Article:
Magazine article Editor & Publisher

Q Are There Any Risks Associated with Calcium Intake?

Magazine article Editor & Publisher

Q Are There Any Risks Associated with Calcium Intake?

Article excerpt

A In the United States, the intake of calcium is heavily promoted by health- care professionals and manufacturers, mainly for the prevention of bone deformities such as osteoporosis. Indeed, calcium has several critical roles within the human body. It regulates muscle contraction and relaxation; activates several enzymes, such as pancreatic enzymes; increases cell membrane permeability; and aids in vitamin B12 absorption. In addition, calcium has recently been shown to reduce the risk of developing new colorectal polyps. Calcium may also lead to a small reduction in systolic and diastolic blood pressure.

Calcium is the most abundant element found in the human body, with the highest concentrations being in the skeletal system. The Recommended Daily Allowance (RDA) of calcium for men 25 years of age or older is 800 mg; it is even higher for women. Major dietary sources of calcium are milk and other dairy products, and adults can easily meet calcium RDA levels by incorporating these products into their diet.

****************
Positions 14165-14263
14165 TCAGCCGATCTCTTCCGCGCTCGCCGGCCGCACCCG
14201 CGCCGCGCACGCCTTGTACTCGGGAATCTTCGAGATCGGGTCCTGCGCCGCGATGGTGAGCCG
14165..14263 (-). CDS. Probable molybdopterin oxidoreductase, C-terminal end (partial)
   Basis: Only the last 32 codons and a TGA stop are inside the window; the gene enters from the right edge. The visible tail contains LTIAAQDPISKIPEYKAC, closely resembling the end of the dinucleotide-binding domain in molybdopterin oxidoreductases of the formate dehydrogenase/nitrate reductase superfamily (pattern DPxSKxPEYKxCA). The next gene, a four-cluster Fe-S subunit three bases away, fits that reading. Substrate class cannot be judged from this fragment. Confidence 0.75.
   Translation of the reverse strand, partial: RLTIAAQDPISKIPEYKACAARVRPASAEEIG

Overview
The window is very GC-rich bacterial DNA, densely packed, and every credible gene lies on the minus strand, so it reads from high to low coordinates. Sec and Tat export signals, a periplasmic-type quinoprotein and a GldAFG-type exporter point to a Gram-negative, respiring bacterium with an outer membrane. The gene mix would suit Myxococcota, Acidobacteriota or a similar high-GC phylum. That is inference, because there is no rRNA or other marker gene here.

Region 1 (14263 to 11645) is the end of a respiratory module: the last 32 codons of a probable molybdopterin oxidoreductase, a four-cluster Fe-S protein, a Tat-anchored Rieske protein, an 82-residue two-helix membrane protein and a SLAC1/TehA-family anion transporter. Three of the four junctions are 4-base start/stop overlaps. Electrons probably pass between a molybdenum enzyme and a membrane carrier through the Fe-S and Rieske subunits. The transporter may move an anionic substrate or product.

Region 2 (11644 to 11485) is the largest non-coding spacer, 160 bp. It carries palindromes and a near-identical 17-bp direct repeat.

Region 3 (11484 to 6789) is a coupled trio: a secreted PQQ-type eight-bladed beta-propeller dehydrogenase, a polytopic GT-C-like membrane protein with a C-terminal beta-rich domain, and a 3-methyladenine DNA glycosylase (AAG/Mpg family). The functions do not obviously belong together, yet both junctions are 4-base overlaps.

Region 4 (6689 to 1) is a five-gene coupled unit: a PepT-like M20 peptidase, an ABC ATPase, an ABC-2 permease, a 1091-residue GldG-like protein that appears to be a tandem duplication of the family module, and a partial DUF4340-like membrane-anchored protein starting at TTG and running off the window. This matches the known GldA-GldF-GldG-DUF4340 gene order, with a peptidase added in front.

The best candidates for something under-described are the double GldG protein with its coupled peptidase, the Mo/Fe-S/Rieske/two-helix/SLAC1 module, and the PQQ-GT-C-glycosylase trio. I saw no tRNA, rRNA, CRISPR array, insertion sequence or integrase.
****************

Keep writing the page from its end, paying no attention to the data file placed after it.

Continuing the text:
In addition, many forms of calcium supplements are available in the market. These include the carbonate (40% calcium), citrate and lactate (21% calcium), gluconate (9% calcium), and phosphate (23%-39% calcium) salts. Although calcium is a necessary element, high intake of calcium may be harmful. The intake of large amounts of calcium may result in high urine calcium levels and renal stones, which can lead to renal damage. Hypercalcemia can also result in an increased deposition of calcium in soft tissue. In addition, hypercalcemia may be associated with anorexia, nausea, vomiting, constipation, and polyuria. Furthermore, controversy surrounds the use of calcium because of the risk it may pose for men. According to a recent report in the journal Cancer Research, there appears to be a direct relationship between calcium intake and prostate cancer in men.

The Health Professionals Follow-Up Study evaluated the incidence of prostate cancer, one of the most frequently diagnosed cancers in men, between the years 1986 and 1994. The study showed that men receiving two (the amount of calcium found in two glasses of milk) or more times the RDA of calcium had nearly twice the risk of developing prostate cancer. …

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